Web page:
(NYT Op-ed) The Christian Response to the Coronavirus: Stay Home

Regardless of our beliefs, the one experience common to all humanity is that we die. In that we share a kinship. But Christians can, through their actions and faith, lodge their protest against this great enemy, not as a shaking of one’s fist at the wind, but as testimony to the greater hope of the eventual defeat of death itself. The thing we must always struggle to discern is the proper shape of that testimony.

When I was younger, I had an aunt stay with us for a few days who was afflicted with H.I.V. I was only a child and the information was hazy and jumbled in my developing mind. I do remember vividly sitting at our dinner table eating fries with a little too much ketchup. She came and sat next to me and asked if she could have some. I was afraid. What if she had a cut on her lip and bled into the fries and I wouldn’t be able to tell? Could it be spread through saliva? I was terrified, but I loved my aunt more than I feared her disease. So we ate fries together and I swallowed my terror. That hasty communion is my lasting memory of her.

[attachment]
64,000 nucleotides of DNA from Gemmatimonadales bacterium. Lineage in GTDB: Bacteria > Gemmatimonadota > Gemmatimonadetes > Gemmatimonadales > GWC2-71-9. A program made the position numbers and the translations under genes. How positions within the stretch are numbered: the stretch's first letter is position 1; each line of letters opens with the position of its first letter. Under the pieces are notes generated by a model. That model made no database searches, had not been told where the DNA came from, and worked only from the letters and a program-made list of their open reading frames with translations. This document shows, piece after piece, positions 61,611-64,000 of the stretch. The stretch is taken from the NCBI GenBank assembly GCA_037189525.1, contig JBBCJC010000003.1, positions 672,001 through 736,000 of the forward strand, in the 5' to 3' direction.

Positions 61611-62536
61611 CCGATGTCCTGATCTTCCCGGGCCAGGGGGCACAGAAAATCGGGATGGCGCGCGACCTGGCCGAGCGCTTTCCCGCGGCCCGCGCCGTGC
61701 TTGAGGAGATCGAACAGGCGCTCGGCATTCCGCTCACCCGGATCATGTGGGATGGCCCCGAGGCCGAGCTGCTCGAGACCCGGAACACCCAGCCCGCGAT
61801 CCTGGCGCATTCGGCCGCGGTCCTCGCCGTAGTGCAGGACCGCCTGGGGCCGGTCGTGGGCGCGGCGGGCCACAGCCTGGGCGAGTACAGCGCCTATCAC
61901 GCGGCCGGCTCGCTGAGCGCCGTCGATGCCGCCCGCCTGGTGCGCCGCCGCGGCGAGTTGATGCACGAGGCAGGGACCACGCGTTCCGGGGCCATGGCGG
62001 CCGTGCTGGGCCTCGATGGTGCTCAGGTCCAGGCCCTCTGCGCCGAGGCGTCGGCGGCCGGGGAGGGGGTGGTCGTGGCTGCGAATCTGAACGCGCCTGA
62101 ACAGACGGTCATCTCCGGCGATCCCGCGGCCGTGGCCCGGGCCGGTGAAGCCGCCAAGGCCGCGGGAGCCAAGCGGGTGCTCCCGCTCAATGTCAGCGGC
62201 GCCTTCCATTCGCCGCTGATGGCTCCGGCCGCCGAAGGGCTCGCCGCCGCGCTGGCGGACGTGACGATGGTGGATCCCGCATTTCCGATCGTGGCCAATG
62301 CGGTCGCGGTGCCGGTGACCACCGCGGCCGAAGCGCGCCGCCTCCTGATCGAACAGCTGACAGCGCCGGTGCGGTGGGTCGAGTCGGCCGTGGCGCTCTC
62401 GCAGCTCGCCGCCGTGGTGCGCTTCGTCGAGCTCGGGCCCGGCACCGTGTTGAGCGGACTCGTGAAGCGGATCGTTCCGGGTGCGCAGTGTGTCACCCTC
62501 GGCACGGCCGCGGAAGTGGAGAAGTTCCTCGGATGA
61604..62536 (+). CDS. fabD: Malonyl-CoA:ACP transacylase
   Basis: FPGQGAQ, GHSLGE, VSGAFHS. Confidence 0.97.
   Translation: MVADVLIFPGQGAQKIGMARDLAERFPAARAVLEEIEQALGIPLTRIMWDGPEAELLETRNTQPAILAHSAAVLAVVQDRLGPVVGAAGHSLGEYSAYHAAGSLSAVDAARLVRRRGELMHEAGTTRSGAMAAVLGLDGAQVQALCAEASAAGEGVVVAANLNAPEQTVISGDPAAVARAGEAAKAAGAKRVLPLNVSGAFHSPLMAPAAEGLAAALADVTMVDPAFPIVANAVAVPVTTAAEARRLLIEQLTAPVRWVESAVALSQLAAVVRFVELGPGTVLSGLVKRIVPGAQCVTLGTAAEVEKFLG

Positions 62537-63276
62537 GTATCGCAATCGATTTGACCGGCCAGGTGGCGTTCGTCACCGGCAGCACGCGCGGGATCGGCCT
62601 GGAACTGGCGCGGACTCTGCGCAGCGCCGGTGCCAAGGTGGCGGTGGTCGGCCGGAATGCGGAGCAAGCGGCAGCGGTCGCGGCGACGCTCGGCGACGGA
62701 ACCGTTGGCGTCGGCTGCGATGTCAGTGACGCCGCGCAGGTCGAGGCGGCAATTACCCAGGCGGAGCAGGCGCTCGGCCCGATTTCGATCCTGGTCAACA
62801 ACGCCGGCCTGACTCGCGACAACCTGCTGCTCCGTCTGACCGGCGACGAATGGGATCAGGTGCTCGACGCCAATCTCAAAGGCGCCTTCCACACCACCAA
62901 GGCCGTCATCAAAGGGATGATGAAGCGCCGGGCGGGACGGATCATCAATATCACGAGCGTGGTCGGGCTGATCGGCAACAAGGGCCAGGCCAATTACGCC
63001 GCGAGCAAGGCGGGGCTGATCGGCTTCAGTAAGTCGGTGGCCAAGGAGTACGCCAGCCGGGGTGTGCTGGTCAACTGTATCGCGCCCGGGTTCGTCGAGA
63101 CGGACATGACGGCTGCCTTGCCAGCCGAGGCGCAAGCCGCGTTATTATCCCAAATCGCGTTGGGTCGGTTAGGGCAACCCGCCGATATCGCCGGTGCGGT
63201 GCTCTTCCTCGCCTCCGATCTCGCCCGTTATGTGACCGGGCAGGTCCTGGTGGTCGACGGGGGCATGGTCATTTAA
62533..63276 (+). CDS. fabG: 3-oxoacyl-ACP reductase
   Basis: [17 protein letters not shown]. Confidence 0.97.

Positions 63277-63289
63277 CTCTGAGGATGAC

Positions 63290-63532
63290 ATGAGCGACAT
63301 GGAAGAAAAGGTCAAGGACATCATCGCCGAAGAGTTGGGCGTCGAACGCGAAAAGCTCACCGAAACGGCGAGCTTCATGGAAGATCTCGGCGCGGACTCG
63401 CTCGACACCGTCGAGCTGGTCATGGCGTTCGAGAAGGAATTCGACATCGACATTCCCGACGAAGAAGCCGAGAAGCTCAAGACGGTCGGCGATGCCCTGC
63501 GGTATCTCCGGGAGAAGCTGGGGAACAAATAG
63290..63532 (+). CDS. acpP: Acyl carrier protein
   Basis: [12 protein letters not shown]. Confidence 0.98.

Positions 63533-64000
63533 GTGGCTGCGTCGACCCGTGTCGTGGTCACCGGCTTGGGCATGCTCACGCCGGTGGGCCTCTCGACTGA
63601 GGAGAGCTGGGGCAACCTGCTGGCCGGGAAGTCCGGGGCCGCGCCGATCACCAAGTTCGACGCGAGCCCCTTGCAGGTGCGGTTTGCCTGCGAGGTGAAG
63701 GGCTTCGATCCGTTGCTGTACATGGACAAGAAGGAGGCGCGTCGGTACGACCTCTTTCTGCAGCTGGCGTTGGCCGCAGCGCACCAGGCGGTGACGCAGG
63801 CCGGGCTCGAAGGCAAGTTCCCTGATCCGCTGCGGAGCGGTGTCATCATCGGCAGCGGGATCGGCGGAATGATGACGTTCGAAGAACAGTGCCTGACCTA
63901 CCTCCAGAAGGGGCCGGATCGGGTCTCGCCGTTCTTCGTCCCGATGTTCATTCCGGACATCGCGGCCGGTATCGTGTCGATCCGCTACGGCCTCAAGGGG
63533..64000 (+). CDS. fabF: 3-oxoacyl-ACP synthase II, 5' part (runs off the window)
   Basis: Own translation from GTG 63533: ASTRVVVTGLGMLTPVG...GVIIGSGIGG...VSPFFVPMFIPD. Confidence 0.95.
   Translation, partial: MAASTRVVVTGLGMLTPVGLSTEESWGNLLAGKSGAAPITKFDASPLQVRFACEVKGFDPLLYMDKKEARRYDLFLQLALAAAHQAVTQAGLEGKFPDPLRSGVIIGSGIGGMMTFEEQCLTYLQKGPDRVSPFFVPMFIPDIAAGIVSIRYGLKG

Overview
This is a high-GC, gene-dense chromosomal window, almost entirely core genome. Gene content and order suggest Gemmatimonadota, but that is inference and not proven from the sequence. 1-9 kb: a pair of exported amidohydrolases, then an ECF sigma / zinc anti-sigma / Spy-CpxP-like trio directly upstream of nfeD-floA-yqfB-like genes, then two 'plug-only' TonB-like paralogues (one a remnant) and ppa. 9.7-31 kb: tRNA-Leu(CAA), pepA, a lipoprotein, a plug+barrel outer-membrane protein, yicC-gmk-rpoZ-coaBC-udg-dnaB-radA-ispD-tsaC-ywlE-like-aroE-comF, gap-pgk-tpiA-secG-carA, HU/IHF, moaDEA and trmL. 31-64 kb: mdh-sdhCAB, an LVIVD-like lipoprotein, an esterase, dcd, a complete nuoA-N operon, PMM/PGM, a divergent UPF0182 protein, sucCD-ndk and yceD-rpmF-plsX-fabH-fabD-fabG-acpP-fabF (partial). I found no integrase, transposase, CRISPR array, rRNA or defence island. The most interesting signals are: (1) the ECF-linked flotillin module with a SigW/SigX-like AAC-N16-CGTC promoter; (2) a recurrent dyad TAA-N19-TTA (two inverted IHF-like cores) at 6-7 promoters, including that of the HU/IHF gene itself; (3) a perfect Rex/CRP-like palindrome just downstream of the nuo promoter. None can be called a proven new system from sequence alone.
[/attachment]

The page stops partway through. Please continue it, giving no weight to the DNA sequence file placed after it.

During the AIDS epidemic, many churches showed their solidarity by sharing the bread and the wine with the infected to show that there was nothing to fear. Today, it may be that we show our solidarity by not sharing.

The Gospel of John recounts Jesus’ words to his disciples in the upper room before his death. During this final discourse, he tells them that it is better that he goes away so that the comforter (the Holy Spirit) would come. The point is that the loss of his physical presence through his death, resurrection and ascension would lead to an even deeper communion with God. It is possible that, strangely enough, the absence of the church will be a great testimony to the presence of God in our care for our neighbors.

Read it all.


Posted in Health & Medicine, Parish Ministry, Theology